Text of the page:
Most Read... Rebecca WattsThe Cult of the Noble Amateur
(PN Review 239)
John McAuliffeBill Manhire in Conversation with John McAuliffe
(PN Review 259)
Eavan BolandA Lyric Voice at Bay
(PN Review 121)
Patricia CraigVal Warner: A Reminiscence
(PN Review 259)
Vahni CapildeoOn Judging Prizes, & Reading More than Six Really Good Books
(PN Review 237)
Tim Parksin conversation with Natalia Ginzburg
(PN Review 49)
Next Issue Gwyneth Lewis ‘Spiderings’ Ian Thomson ‘Fires were started: Tallinn, 1944’ Adrian May ‘Traditionalism and Tradition’ Judith Herzberg ‘Poems’ translated by Margitt Helbert Horatio Morpurgo ‘What is a Book?’
Poems Articles Interviews Reports Reviews Contributors
PN Review 276
PN Review Substack

This review is taken from PN Review 90, Volume 19 Number 4, March - April 1993.

NEEDING MIRACLES Austin Clarke, Selected Poems, edited by W.J. McCormack (Penguin) £7.99
P.J. Kavanagh, Collected Poems (Carcanet) £18.95

For most English readers, Austin Clarke is probably a shadowy figure hovering between the vast, mythopoeic presence of Yeats and the friendly, contemporary one of Seamus Heaney. If a Penguin selection gives his writing greater currency, it is performing a valuable service to poetry.

Some of the difficulties of approaching his work can be related to his lack of particular gifts possessed by Yeats: above all, the powerful, abstracting, generalizing imagination and the resonant address that allows Yeats's work to make topical or trivially personal dramas exciting and emblematically significant to people who know and care nothing about their factual context. Clarke's topical and personal poems lack this abstract power. In some cases, even when obscurities of reference are cleared up by notes, their emotional impact can seem faded like old newspaper clippings. At times his approach to his material can seem tentative and evasive to such a degree that the poems end up in an introverted, uncommunicative mumble.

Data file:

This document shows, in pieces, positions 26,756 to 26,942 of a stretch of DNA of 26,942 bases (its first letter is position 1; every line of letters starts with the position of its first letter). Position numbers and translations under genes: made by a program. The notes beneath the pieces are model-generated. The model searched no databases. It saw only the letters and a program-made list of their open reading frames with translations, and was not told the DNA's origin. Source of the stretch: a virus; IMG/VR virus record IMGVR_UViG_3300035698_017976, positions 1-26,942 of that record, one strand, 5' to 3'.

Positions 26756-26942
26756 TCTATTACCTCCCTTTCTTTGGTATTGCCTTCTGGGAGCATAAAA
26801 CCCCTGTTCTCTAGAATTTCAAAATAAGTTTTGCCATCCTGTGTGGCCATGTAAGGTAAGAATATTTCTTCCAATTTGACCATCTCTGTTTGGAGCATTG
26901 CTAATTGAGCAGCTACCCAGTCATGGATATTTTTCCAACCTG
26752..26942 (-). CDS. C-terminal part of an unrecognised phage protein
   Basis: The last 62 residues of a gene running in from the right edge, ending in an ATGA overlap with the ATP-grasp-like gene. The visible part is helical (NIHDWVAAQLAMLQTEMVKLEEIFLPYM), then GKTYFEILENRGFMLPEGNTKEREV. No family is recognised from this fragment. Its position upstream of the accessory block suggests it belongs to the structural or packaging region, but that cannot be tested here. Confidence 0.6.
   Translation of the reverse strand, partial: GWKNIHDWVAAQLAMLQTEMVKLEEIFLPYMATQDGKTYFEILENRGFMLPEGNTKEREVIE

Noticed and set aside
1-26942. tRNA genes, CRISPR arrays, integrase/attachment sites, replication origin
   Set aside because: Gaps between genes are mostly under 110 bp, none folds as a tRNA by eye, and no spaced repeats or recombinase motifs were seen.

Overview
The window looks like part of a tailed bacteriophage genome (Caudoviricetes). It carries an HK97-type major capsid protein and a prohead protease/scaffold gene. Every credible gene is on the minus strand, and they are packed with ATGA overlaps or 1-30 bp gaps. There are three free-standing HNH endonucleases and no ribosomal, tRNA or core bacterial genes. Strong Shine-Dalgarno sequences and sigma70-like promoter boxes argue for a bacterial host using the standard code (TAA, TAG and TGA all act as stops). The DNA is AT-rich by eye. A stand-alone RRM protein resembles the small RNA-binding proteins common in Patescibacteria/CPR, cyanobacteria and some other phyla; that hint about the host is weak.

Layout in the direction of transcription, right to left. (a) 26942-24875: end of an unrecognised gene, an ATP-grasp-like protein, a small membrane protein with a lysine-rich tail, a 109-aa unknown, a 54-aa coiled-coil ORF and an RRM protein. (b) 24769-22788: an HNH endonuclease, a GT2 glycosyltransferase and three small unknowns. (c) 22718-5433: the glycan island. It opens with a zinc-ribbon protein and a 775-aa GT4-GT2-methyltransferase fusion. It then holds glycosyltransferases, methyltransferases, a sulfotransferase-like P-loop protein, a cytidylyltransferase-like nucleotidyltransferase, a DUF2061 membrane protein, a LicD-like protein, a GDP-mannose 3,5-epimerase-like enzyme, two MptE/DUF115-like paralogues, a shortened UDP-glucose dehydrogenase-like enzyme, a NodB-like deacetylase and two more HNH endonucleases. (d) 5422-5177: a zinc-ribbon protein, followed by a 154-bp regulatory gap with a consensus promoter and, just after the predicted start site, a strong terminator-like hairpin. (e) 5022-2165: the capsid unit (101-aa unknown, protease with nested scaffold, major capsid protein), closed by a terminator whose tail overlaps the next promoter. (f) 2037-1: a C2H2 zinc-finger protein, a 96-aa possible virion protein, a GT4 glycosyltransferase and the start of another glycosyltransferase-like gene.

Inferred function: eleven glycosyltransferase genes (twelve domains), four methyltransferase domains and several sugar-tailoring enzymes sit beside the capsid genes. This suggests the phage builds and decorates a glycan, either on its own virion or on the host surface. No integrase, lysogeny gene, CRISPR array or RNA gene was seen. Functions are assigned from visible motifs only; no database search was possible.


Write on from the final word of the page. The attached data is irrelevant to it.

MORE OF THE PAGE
These faults are the obverse of his particular gifts. He doesn't subdue the personal, local and contingent to an autonomous world of myth and emblem as Yeats so often does. One of the glories of his work, something that contributes to its vivid and enlarging humanity, is how crowded it is with other people, often given specific names and set among named streets and districts. Named or anonymous, 'real', fictitious or mythological, these characters bring their own lives, their own selves and preoccupations, into the poetry, ...


Searching, please wait... animated waiting image